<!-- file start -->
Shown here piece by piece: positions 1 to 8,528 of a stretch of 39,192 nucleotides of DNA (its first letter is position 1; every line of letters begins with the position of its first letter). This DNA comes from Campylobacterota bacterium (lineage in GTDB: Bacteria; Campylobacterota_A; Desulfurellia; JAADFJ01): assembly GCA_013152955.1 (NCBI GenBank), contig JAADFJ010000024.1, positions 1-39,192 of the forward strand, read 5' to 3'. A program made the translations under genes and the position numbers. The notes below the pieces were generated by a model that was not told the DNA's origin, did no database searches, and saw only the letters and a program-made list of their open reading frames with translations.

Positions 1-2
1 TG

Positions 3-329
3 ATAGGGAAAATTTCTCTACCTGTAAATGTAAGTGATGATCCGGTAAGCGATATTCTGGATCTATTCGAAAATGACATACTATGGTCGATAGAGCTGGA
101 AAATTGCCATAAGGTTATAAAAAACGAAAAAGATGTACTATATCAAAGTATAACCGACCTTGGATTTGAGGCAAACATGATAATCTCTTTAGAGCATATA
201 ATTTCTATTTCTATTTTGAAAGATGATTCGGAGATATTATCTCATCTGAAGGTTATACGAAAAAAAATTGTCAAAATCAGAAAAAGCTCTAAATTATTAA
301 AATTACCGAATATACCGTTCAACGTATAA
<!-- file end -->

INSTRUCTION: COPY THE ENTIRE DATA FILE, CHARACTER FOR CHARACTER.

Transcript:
Shown here piece by piece: positions 1 to 8,528 of a stretch of 39,192 nucleotides of DNA (its first letter is position 1; every line of letters begins with the position of its first letter). This DNA comes from Campylobacterota bacterium (lineage in GTDB: Bacteria; Campylobacterota_A; Desulfurellia; JAADFJ01): assembly GCA_013152955.1 (NCBI GenBank), contig JAADFJ010000024.1, positions 1-39,192 of the forward strand, read 5' to 3'. A program made the translations under genes and the position numbers. The notes below the pieces were generated by a model that was not told the DNA's origin, did no database searches, and saw only the letters and a program-made list of their open reading frames with translations.

Positions 1-2
1 TG

Positions 3-329
3 ATAGGGAAAATTTCTCTACCTGTAAATGTAAGTGATGATCCGGTAAGCGATATTCTGGATCTATTCGAAAATGACATACTATGGTCGATAGAGCTGGA
101 AAATTGCCATAAGGTTATAAAAAACGAAAAAGATGTACTATATCAAAGTATAACCGACCTTGGATTTGAGGCAAACATGATAATCTCTTTAGAGCATATA
201 ATTTCTATTTCTATTTTGAAAGATGATTCGGAGATATTATCTCATCTGAAGGTTATACGAAAAAAAATTGTCAAAATCAGAAAAAGCTCTAAATTATTAA
301 AATTACCGAATATACCGTTCAACGTATAA